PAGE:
Students make, test, and evaluate biodegradable films and gels. They use their knowledge to design devices that release a dye in a controlled manner as they degrade.
By incorporating everyday materials into science lessons, the Materials World Modules (MWM) program at Northwestern University has found the solution to getting students excited about learning science while helping teachers meet national and state education standards.
The modules are easy to organize and inexpensive to run. They can be incorporated into any science class because of the breadth of subjects covered in the Activity and Design Project sections. Each module is a supplemental science unit that takes 1-3 weeks of class time (approximately 10 hours) to complete.
MWM will give students an opportunity to understand the world around them in a way they have never experienced before. The modules promote an awareness of the roles science and technology play in society and guide students to take increased control of their work.
Activity 1: Comparing Packing Materials
Students discover that a biodegradable packing material can be as effective as a nonbiodegradable packing material in protecting an egg from breaking.
Activity 2: Hunting for Biodegradable Objects
By searching for common biodegradable objects, students gain an understanding of how biodegradable materials can be used. They draw conclusions about the availability of biodegradable materials today and in the future.
Activity 3: Processing Biodegradable Materials and Comparing Their Mechanical Properties
Students process gelatin, a biodegradable material, into a gel and into two films that vary in density. They discover how these materials vary in strength and compressibility.
Activity 4: Measuring the Degradation Rates of Biodegradable Materials
Environmental conditions can affect the rate at which a biodegradable material breaks down. Students test the effect of pH and temperature on the degradation rates of the gel, films, and other materials they worked with in the previous Activity.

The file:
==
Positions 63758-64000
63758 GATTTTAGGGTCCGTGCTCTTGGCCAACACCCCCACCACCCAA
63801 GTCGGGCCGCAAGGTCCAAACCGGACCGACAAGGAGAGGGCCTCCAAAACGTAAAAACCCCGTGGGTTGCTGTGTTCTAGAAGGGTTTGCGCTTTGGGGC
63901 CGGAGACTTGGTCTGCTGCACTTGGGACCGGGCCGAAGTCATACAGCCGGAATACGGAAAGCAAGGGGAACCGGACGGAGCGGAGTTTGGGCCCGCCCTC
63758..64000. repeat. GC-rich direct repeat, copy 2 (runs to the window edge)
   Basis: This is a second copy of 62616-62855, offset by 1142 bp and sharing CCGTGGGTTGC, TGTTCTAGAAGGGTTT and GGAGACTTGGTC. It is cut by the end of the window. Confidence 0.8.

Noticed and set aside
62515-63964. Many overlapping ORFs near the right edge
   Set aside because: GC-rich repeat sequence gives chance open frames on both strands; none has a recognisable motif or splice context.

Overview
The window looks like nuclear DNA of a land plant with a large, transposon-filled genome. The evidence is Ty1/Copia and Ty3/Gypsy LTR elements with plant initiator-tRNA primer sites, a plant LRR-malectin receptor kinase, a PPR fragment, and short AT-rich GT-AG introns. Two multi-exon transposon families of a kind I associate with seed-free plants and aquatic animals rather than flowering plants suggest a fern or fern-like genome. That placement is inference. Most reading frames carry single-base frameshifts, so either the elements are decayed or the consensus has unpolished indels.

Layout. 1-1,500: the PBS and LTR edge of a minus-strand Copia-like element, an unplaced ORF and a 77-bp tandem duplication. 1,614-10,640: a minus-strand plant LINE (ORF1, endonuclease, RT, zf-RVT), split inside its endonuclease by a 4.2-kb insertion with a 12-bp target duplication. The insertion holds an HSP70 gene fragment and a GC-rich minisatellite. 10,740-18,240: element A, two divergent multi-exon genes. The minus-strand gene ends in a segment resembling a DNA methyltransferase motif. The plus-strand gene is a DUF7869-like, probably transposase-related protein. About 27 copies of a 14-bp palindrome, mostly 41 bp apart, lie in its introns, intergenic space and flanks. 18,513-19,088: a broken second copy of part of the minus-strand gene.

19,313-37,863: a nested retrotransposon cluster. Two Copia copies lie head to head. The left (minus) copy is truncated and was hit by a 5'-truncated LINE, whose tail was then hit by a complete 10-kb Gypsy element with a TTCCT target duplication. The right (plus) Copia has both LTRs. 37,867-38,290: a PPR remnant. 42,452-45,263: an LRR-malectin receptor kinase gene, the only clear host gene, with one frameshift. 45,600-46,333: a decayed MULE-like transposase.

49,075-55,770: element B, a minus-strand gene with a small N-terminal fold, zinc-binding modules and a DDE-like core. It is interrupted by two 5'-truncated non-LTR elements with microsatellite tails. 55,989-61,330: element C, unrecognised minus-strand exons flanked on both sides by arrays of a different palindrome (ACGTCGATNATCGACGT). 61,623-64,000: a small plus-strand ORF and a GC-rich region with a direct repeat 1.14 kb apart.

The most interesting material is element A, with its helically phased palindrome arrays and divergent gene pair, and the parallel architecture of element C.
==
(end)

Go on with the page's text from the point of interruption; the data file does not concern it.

Activity 5: Researching Biodegradable Materials
Students research and write a formal report about a biodegradable material of their choice. The report is to include how the material was developed, how it degrades, and how it is used. From their findings, students should gain an understanding of the close connections among science, technology, and society.
Design Project 1: Designing a Medicine-Delivery Device
Students use what they learned about the processing and degradation of biodegradable materials to develop a model of a medicine-delivery device, which they enter in a contest. Students use gelatin to make the device, and a dye is used in place of medicine. During the contest, students' devices will be tested in a warm acid solution, which simulates conditions in the human stomach.
Design Project 2: Designing a New Biodegradable Product
Based on what they learned about the properties of gelatin, students will propose how gelatin can be used to make a new product or improve an existing one. They will make, test, and evaluate gelatin samples to determine whether the product they proposed is feasible.
Extension Activity 1: Effect of Molecular Weight on Polymers
By observing the movement of a ball bearing through three kinds of liquids, students infer the effect of molecular weight on viscosity. They then apply what they have learned to explain how a liquid polymer can be changed into a solid.
Extension Activity 2: Comparing the Strengths of Gelatin Films
Students investigate how the mechanical strength of a film is related to the concentration of the polymer used to make the film. They make different concentrations of gelatin films and test their breaking strength using a ball-on-ring apparatus.
Connecting to Your Curriculum
Materials World Modules are designed to be easily incorporated into any middle school science or high school science lab or lecture course. The chart below lists the subjects covered in the Activity and Design Project sections of this module.
Physics & Physical Science
Geology & Earth Science
Biology and Life Science
Sharon McCoy talks about the Biodegradable Materials Module